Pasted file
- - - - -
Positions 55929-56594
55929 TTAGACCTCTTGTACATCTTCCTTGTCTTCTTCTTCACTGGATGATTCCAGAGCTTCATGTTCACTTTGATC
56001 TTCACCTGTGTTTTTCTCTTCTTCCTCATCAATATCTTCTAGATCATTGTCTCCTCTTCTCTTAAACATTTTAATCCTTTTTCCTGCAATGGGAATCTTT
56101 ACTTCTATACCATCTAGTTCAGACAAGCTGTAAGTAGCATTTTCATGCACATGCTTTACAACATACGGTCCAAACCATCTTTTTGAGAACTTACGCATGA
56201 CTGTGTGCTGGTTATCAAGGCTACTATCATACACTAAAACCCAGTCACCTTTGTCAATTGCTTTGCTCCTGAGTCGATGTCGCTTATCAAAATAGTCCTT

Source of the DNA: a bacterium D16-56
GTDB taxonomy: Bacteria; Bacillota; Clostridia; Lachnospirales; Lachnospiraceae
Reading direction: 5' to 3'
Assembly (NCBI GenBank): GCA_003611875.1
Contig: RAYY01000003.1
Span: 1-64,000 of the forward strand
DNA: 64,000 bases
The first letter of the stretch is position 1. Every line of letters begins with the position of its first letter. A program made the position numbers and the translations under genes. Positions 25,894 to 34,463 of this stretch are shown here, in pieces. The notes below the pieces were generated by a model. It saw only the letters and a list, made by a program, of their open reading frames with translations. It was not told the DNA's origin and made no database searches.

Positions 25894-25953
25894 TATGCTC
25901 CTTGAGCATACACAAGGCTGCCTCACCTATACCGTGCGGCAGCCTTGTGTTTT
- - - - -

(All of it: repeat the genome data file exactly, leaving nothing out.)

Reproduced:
Positions 55929-56594
55929 TTAGACCTCTTGTACATCTTCCTTGTCTTCTTCTTCACTGGATGATTCCAGAGCTTCATGTTCACTTTGATC
56001 TTCACCTGTGTTTTTCTCTTCTTCCTCATCAATATCTTCTAGATCATTGTCTCCTCTTCTCTTAAACATTTTAATCCTTTTTCCTGCAATGGGAATCTTT
56101 ACTTCTATACCATCTAGTTCAGACAAGCTGTAAGTAGCATTTTCATGCACATGCTTTACAACATACGGTCCAAACCATCTTTTTGAGAACTTACGCATGA
56201 CTGTGTGCTGGTTATCAAGGCTACTATCATACACTAAAACCCAGTCACCTTTGTCAATTGCTTTGCTCCTGAGTCGATGTCGCTTATCAAAATAGTCCTT

Source of the DNA: a bacterium D16-56
GTDB taxonomy: Bacteria; Bacillota; Clostridia; Lachnospirales; Lachnospiraceae
Reading direction: 5' to 3'
Assembly (NCBI GenBank): GCA_003611875.1
Contig: RAYY01000003.1
Span: 1-64,000 of the forward strand
DNA: 64,000 bases
The first letter of the stretch is position 1. Every line of letters begins with the position of its first letter. A program made the position numbers and the translations under genes. Positions 25,894 to 34,463 of this stretch are shown here, in pieces. The notes below the pieces were generated by a model. It saw only the letters and a list, made by a program, of their open reading frames with translations. It was not told the DNA's origin and made no database searches.

Positions 25894-25953
25894 TATGCTC
25901 CTTGAGCATACACAAGGCTGCCTCACCTATACCGTGCGGCAGCCTTGTGTTTT